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How to Use Voice Memos on Your iPhone

Apple includes a built-in digital voice recorder in the iPhone. Why would you need a recorder? Consider all the times you’d find it useful to have a voice recorder in your pocket — perhaps when you’re attending a lecture or conducting an interview. Or maybe you just want to leave yourself a quickie reminder about something (“Pick up milk after work”).

Make a recording

After you have that recorder in your pocket, how do you capture audio? When you tap the Voice Memos icon on the Home screen or in the Utilities folder, where it typically hangs out, up pops the microphone.

It’s mainly for show. The two real microphones on the iPhone 4 and 4S are on the top and bottom of the device and the three microphones on the iPhone 5 are on the front, back, and bottom left.

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Tap the red record button in the lower-left part of the screen to start recording. You see the needle in the audio level meter move as Voice Memo detects sounds, even when you pause a recording by tapping the red button a second time. A clock at the top of the screen indicates how long your recording session is lasting. It’s that easy.

The audio meter can help you determine an ideal recording level. Apple recommends that the loudest level on the meter be between –3dB and 0dB. Speak in a normal voice. To adjust the recording level, simply move the microphone closer or farther from your mouth.

Listen to recordings

After you capture your thoughts or musings, how do you play them back?

You can start playback in a couple of ways, and both involve tapping the same button:

  • Immediately after recording the memo, tap the button to the right of the audio level meter. A list of all your recordings pops up in chronological order, with the most recent memo on top. That memo is the one you just recorded, of course, and it automatically starts to play.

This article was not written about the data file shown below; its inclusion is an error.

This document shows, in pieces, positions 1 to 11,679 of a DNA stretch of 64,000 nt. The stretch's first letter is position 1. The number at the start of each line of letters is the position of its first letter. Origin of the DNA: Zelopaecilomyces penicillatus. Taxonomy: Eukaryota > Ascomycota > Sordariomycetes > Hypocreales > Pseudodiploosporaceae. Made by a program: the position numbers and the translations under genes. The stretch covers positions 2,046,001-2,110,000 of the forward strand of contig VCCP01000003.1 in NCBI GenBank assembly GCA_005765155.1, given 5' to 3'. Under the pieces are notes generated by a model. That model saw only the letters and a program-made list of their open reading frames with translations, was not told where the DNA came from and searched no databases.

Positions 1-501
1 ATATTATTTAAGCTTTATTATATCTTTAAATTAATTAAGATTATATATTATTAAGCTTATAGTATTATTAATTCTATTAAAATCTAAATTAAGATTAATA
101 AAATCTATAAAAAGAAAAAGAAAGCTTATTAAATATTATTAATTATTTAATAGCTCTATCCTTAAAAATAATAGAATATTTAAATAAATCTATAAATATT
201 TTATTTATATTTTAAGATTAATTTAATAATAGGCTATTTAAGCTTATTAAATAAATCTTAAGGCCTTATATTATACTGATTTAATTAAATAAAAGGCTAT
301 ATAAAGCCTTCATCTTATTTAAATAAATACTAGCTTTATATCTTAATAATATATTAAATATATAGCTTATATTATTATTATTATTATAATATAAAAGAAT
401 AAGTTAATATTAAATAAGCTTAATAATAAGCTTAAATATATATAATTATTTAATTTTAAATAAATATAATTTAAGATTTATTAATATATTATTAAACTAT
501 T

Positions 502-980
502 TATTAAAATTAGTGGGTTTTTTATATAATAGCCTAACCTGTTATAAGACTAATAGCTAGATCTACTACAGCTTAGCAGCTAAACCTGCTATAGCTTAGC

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  • If you haven’t just recorded something, tapping the button to the right summons the same list of all your recordings. However, nothing plays until you tap a recording in the list and then tap the little play button that appears to the left of the date and time that the recording was made (or to the left of the label you assigned to the recording).

You can drag the playhead along the scrubber bar to move ahead to any point in the memo.

If you don’t hear anything after tapping play, tap the Speaker button in the upper-left corner of the screen. Sound will pump through the built-in iPhone speaker.

How to trim recordings

Maybe the person who left the recording rambled on and on. You just want to cut to the chase, for goodness’ sake. Fortunately, you can trim the audio directly on the iPhone.

Tap the right-pointing arrow next to the memo you want to trim, and then tap Trim Memo. A narrow, blue tube representing the recording appears inside a yellow bar. Drag the edges of this audio region to adjust the start and end points of the memo. You can preview your edit before tapping the Trim Voice Memo button by tapping the little play button.

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Your edits are permanent. Make sure that you’re completely satisfied with your cuts before tapping Trim Voice Memo — or that you’ve synced the original back to iTunes on your computer so that you’re working with a copy.

Add a label to a recording

When a memo is added to your list of recordings, it just shows up with the date and time of the recording. You see no other identifier. As memos accumulate, you may have a tough time remembering which recording was made for which purpose. You can label a recording with one of the labels Apple has supplied or, better, create a custom label.

Here’s how:

  1. From the list of recordings, tap the right-pointing arrow for the memo to which you want to add a label.

    The Voice Memo information screen appears.

  2. Tap the right-pointing arrow in the box showing the date and time and the length of the video you just recorded.

  3. Select a label from the list that appears.

    Your choices are None, Podcast, Interview, Lecture, Idea, Meeting, Memo, and Custom.

  4. Choose Custom to type your own label (Professor Snookins on Biology, for example).

    That’s it. Your recording is duly identified.

You may want to share with others the good professor’s wacky theories. Tap Share from either the main Voice Memos list or the information screen. You then have the option to e-mail the memo or send it as part of a message (an MMS message, text message, or an iMessage).

You can also sync Voice Memos to your Mac or PC by using iTunes.

When you have no further use for a recording, you can remove it from the Voice Memos app by tapping it in the list and then tapping the Delete button.

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